Supermarket’s been running for four years now and is constantly changing hands, so we’re effectively the Sugababes of clubnights. Technically speaking that would put us in the Amelle/Heidi/Jade stage, only minus the history of brutal catfights.

Our whole outlook is governed by an overwhelming desire to re-live the days when Destiny’s Child were a foursome and Now 50 was the best thing you’d ever heard; it’s all about not taking yourself too seriously, downing far too many Woo Woos and forcing your way onto the pole when Salt n’ Pepa tell you to ‘push it’. It’s hard to capture the essence of what we do in a single paragraph – try to imagine the love-child of Snoop Dogg and Madonna, or perhaps a three-way brawl between Lil’ Kim, Artful Dodger and Gwen Stefani. Either way, you’ll find yourself singing along to something you memorised a decade ago, throwing shapes you didn’t know you could and yearning for the time when music videos were full of crappy CGI. Predicting where we’ll end up in the future is tricky, because who knows what the next team will do. Whatever they come up with, though, one thing’s for sure: it’ll still beat queueing for Bridge.

– D.U.

Check out the accompanying Spotify playlist.



PinDrop formed as a gig promotions collective in winter 2002. We started out as a monthly night at the Port Mahon. The first Sunday afternoon of every month we’d put on folk, indie, electronica and anything else we liked and felt deserved an audience undistracted by chit chat and mobile phone prattle. I can pinpoint the weekend when I had the idea – I was at the Port Mahon on a Saturday night to see Oxford-based Arabic jazz fusion ensemble Brickwork Lizards and it was ruined by people chatting and being lairy. The next morning I went to a chamber concert at the Holywell Music Rooms and, on leaving the concert, I had the idea for PinDrop.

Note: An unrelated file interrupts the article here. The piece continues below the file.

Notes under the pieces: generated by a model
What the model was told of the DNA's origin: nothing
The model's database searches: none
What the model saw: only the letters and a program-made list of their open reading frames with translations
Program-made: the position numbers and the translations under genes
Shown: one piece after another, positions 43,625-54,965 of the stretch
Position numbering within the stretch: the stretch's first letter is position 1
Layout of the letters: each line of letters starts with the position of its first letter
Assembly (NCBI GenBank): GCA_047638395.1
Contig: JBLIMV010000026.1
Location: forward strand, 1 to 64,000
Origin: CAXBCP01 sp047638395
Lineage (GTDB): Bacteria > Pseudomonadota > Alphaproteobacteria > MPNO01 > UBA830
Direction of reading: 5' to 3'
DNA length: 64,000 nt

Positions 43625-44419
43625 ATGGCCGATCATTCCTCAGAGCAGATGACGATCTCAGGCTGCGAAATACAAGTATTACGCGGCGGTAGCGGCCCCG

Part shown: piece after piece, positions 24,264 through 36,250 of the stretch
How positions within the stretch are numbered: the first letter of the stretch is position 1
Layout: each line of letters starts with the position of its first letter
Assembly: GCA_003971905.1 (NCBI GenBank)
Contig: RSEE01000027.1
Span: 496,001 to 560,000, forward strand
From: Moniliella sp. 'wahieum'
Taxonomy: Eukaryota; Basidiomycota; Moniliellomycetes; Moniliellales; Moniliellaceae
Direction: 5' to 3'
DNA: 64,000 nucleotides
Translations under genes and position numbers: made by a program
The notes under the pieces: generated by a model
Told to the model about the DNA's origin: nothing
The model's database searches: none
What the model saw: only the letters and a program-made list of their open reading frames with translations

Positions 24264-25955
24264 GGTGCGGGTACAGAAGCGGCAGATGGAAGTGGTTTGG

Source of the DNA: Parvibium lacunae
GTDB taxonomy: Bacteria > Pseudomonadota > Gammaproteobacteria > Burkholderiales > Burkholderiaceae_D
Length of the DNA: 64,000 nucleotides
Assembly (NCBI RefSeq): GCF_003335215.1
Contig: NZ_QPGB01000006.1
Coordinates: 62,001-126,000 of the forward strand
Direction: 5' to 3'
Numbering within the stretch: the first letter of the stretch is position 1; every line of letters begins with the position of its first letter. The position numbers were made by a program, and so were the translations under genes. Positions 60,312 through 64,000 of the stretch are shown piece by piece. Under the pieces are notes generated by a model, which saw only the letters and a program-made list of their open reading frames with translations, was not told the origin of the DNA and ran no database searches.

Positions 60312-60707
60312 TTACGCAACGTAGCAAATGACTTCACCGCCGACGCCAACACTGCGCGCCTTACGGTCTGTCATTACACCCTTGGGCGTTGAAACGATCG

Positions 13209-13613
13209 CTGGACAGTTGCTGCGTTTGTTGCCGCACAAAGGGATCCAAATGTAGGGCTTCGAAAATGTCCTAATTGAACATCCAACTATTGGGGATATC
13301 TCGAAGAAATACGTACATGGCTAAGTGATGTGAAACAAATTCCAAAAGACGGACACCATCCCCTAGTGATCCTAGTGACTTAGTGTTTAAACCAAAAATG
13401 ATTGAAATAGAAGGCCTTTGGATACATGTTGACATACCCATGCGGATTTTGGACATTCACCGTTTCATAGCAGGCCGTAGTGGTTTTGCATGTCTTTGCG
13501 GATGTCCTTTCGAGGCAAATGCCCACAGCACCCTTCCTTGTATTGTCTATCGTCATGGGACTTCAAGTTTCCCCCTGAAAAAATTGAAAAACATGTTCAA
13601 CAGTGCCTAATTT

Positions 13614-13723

Since running the night at the Port for two years we’ve developed and expanded on the original idea. Aside from more formal, sit down events we also put on heavier bands in more traditional pub venues as well as gigs somewhere between the two at Modern Art Oxford.

Over the years we have run events with Silver Mt Zion, CocoRosie, Patti Smith, Chad Valley, The Epstein, A Hawk and A Hacksaw, Hauschka, Stornoway and many more. We have also programmed concerts featuring performances of the works of Stockhausen, Ligeti, Pärt, Messiaen, Reich and Glass. Having worked with Brasenose and Christ Church colleges we are keen to continue to work with Oxford University colleges to programme eclectic, artistically engaging concerts all over town.

Our favourite new bands in Oxford are literate acoustic pop band The Yarns, dreamy droney ambient collective Grudle Bay and Morricone influenced Americana/folk band ToLiesel. We have loads of great gigs coming up in 2012, including a couple of spectacular shows at Modern Art Oxford featuring the legendary Oxfordian dub band Dubwiser and many more. Tune in to our PinDrop Music show on This Is Fake DIY internet radio, every Wednesday at 9pm.

Sebastian Reynolds

Check out the accompanying Spotify playlist.